Here are a few photos of the finished door with all the antique hardware fitted and installed (except the hinges and the glass).
The knobs and plates needed stripping and cleaning. You can tell that they used to have more copper on them, but I like the weathered look that they have currently. I coated these with clear spray lacquer to try and keep them protected for as long as possible.
The Yale lock was stripped, and I believe the original paint might have been beige (which is a very unusual colour) but it was completely shot. I repainted it with a metallic bronze spray paint (masked-off the knobs). I have the matching strike plate as well.
Here's the interior side:
The key is not original, and it's not an EXACT fit, however it does work fine with the lock. Ideally it would need to be the same shape, but just a hair longer since it has trouble "throwing the bolt" all the way, and you need to rotate the key again no nudge it through to the end. I probably won't use this lock unless I want to make the door excessively secure (if I leave the house for a trip or something).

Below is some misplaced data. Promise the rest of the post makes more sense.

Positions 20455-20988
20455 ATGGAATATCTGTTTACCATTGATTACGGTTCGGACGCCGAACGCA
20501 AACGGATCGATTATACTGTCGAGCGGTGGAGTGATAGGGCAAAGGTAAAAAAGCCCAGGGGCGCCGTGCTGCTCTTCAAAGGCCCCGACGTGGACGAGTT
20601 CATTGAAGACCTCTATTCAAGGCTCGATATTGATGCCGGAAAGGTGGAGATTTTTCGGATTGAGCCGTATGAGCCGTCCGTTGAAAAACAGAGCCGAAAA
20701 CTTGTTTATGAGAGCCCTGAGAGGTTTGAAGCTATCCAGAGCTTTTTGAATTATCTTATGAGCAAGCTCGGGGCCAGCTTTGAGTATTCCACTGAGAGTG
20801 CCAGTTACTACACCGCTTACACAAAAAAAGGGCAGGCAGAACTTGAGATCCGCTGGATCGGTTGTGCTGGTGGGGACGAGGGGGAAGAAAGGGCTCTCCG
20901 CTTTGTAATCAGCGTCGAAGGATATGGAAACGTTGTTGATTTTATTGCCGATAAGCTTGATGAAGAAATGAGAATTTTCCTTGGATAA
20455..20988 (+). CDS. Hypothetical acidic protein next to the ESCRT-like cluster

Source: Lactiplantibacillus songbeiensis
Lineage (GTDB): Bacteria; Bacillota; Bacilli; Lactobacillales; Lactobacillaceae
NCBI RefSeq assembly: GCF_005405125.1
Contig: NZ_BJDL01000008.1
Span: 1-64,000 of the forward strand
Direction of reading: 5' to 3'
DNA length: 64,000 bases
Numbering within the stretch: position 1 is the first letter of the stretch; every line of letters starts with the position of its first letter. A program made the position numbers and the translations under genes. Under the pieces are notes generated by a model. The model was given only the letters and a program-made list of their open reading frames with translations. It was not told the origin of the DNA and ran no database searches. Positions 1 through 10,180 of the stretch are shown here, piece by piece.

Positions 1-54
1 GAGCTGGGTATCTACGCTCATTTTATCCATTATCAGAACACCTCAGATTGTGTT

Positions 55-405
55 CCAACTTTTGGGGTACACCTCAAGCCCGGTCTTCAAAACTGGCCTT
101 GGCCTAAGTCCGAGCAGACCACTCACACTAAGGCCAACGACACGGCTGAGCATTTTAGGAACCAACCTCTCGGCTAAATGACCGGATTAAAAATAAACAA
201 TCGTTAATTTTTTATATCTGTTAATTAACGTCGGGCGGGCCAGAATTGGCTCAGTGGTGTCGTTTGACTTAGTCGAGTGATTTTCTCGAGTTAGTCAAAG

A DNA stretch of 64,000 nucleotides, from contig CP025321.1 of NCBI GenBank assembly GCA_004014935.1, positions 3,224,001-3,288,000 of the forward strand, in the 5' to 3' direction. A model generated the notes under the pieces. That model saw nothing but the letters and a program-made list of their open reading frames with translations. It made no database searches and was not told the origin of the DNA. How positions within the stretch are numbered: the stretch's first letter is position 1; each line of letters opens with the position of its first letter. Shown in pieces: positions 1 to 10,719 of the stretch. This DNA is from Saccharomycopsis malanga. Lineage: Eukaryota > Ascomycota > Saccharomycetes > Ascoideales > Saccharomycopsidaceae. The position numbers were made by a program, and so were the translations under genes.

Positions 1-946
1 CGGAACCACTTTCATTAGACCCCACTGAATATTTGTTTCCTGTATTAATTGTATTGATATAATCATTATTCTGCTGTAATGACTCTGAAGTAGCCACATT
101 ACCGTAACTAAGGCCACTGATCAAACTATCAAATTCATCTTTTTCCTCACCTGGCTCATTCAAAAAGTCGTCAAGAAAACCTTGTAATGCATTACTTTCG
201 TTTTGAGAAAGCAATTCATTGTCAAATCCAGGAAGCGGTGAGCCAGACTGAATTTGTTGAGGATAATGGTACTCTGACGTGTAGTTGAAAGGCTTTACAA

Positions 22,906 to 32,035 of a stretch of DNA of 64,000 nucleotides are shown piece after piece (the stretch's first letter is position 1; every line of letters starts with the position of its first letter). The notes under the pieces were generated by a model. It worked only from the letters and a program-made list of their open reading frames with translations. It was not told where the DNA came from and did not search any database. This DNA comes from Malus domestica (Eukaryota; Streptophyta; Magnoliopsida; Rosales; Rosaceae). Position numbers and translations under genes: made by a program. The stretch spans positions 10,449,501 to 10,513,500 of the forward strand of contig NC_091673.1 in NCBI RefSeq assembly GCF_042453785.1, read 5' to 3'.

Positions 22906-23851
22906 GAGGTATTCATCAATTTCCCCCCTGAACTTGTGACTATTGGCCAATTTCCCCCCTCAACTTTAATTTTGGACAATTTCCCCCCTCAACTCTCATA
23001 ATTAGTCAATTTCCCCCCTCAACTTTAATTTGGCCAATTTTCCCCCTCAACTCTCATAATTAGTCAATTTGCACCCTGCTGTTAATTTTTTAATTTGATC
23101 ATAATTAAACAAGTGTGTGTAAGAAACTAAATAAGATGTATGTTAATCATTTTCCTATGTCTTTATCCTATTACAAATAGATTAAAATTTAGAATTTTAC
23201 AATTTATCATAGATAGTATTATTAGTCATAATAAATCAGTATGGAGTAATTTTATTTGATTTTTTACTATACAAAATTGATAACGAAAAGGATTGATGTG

Note the original pencil lines in the wood. These were very deeply pressed into the wood, and I couldn't scrub them out. I would have needed to sand down the wood too much to remove them (the sanded area would have shown) so I left them there.
Yale lock, with original slot screws (also painted to match), and newly fitted with 3 keys.
The lock and ring around it are brass, and I love the existing patina on them.
The backplate on this side is matching, but it's a lot larger.